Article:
The reality is, of course, that Trump’s protecting Israel is a bit like nurturing a viper in one’s bosom, as the old saying goes. Leading leftist Noam Chomsky has finally seen the light on Israel’s “brazenly” interfering in U.S. elections far outweighing any efforts that may have been carried out by Russia.
Chomsky explained: “First of all, if you’re interested in foreign interference in our elections, whatever the Russians may have done barely counts or weighs in the balance as compared with what another state does, openly, brazenly and with enormous support. Israeli intervention in U.S. elections vastly overwhelms anything the Russians may have done, I mean, even to the point where the prime minister of Israel, Netanyahu, goes directly to Congress, without even informing the president, and speaks to Congress, with overwhelming applause, to try to undermine the president’s policies—what happened with Obama and Netanyahu in 2015.”
Like the United States under Trump, the Israeli government acting through a private attorney named Harel Arnon has recently declared it is not subject to international law, claiming that “the Knesset has no limitation which prevents it from legislating extra-territorially anywhere in the world.” It is also “entitled to violate the sovereignty of foreign countries” and “is allowed to ignore the directives of international law in any field it desires.” This language appeared in an official Netanyahu government response letter to Israel’s Supreme Court last month.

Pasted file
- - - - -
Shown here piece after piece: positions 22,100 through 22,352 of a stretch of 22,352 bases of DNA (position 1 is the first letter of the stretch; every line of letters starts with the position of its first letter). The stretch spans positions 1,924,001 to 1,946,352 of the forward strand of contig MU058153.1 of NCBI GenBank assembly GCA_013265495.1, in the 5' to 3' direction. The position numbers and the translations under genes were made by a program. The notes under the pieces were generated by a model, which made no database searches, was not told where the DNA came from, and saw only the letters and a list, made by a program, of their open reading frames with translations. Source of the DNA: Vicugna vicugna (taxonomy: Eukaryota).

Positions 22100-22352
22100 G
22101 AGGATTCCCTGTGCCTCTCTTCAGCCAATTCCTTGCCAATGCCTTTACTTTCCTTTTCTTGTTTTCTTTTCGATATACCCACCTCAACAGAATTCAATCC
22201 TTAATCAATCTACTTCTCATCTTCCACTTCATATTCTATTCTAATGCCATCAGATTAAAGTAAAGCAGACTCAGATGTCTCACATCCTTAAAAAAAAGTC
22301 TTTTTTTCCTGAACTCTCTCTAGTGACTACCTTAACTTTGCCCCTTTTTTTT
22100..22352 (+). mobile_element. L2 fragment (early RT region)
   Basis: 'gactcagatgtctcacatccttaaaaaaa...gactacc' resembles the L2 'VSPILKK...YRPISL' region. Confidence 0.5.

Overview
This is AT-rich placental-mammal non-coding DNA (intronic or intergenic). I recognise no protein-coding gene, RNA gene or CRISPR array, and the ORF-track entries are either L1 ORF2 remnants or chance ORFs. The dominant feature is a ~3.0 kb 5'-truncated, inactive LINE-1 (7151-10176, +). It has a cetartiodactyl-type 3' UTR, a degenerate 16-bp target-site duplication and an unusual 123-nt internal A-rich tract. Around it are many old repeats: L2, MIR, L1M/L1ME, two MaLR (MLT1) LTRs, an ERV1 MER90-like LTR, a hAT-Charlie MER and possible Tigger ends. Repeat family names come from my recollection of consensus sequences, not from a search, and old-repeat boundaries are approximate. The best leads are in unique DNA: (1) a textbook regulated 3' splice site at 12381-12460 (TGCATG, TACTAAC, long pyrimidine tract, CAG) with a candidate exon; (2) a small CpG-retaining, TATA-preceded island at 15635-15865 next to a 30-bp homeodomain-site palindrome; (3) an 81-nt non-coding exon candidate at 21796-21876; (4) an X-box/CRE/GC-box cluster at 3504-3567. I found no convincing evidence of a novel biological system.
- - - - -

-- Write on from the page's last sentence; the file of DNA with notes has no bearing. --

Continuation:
The claims made by Netanyahu’s attorney are intended to validate a new Israeli law from last year, which legalized the outright theft of Palestinian land. The Settlement Regularization Law retroactively legalized the thousands of settler homes and buildings constructed on what once was Palestinian private land on the West Bank. Before the law was passed, Israeli law still technically regarded the new settlement construction to be illegal.
Under international law including the Geneva Conventions, however, all the settlements continue to be illegal and still are considered to be such, even by the United States. Israel consequently fears the jurisdiction of the International Criminal Court in The Hague, which its leadership and Donald Trump are doing their best to delegitimize.
One might well argue that Israel and the United States share a point of conceit about their place in the world, which might actually be unique. Other regimes that flout international law and claim extra-territoriality for their own laws do not openly advertise that is what they are doing. Only Washington and Tel Aviv have the hubris to act shamefully while thumbing their noses and defying the rest of the international community to do something about it.
The most shameful aspect of the truly incestuous bilateral relationship is not that both countries arrived at the same destination at more or less the same time based on their own interests. What we have witnessed is something quite different.
It is the United States that has become more like Israel, not the other way around, as Israel’s norms of behavior have been both accepted and frequently adopted by the American political class, the media, and by many institutions of government, to include the police and armed forces, which now undergo training provided by Israel. The United States of America has in many ways become Israel.
Philip Giraldi is a former CIA counter-terrorism specialist and military intelligence officer and a columnist and television commentator. He is also the executive director of the Council for the National Interest. His other articles appear on the website of “The Unz Review.”